The last few posts in this series have focused on the types of change life insurers need to consider as they contemplate why they have been relatively unsuccessful in attracting and retaining customers for their retirement services. Simpler, more innovative products and services, relevant advice at scale, better use of big data, and changes in the structure of the industry are all vital issues. The last one on my list is the need to transform from an enterprise-centric to a human-centric organization.
Most insurance companies are enterprise-centric. The corporation controls how its products are created, promoted, selected and sold, and input into its decisions is limited and filtered. To an increasing degree, consumers are showing a preference for firms whose business models are more open and flexible; those which they can influence to their advantage.
They are buying in to the notion of the triple bottom line, where social and environmental goals are at least as important as the enterprise goals.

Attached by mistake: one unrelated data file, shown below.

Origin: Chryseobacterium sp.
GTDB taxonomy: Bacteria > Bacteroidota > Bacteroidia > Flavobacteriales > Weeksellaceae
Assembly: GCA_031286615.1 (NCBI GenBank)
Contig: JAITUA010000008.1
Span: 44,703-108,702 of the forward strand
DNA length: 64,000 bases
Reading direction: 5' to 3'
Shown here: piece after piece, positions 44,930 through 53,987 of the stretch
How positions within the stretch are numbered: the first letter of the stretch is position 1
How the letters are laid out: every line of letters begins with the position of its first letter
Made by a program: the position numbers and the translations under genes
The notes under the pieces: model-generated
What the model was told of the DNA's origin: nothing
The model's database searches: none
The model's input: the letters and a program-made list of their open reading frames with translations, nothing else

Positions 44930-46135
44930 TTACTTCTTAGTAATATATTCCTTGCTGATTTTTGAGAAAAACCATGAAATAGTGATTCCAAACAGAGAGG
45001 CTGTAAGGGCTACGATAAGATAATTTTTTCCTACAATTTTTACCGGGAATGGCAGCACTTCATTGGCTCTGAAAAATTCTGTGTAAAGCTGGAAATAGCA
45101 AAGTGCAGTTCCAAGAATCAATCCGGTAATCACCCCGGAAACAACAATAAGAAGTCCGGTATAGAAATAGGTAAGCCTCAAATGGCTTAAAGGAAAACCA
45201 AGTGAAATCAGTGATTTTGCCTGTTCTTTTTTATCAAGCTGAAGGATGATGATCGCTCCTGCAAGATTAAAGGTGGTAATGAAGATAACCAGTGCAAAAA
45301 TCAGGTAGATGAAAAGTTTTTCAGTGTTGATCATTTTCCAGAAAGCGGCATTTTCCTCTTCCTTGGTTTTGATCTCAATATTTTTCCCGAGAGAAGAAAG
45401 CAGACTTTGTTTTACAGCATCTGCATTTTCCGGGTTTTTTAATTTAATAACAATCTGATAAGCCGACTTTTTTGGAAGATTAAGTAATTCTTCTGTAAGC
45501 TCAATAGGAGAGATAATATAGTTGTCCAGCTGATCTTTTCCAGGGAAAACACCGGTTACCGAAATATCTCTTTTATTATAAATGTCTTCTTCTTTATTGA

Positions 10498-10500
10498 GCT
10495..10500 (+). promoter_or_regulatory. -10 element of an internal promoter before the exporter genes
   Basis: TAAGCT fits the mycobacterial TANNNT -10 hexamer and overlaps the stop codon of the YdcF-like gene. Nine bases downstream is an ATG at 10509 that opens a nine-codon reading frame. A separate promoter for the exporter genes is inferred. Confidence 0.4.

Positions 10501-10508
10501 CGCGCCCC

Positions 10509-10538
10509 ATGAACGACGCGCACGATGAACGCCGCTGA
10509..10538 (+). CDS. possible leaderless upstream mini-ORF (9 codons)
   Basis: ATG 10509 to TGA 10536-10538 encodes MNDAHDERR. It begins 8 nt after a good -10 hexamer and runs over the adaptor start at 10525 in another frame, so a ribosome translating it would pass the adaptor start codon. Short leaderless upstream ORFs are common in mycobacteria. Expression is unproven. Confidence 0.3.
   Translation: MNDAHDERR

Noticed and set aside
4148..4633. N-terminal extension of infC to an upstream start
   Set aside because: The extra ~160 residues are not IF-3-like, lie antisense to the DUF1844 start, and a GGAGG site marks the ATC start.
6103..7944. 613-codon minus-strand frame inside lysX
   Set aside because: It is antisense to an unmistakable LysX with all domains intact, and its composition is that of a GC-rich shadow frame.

Many new start-ups have recognized this shift to human-centricity, and are capitalizing on it through opportunities like crowd-funding, crowd-innovation, peer reviews and recommendations, and even crowd-vertising. Their business models reveal an effort to align themselves with the things that matter to their customers rather than simply to themselves—happiness, prosperity and well-being, rather than only services, revenue and profits. As a result, many of these businesses are rapidly gaining traction.
The trend is supported by new regulations that are transferring power from the corporation to the customer.
On the surface, it appears that all of the changes I’ve discussed in my last few posts are to the detriment of insurance firms. In fact, it is simply the traditional model that is being exposed as outdated, and only the conservative, inflexible, enterprise-centric carriers that will be left behind. For those that can adapt their strategies, models and operating systems to their evolving marketplace, the future looks very promising.
It’s all about becoming more relevant. In my next post I’ll spell out the four most important things insurers need to do to ensure their current and future relevance. If you missed the earlier posts in this series, you can find them here.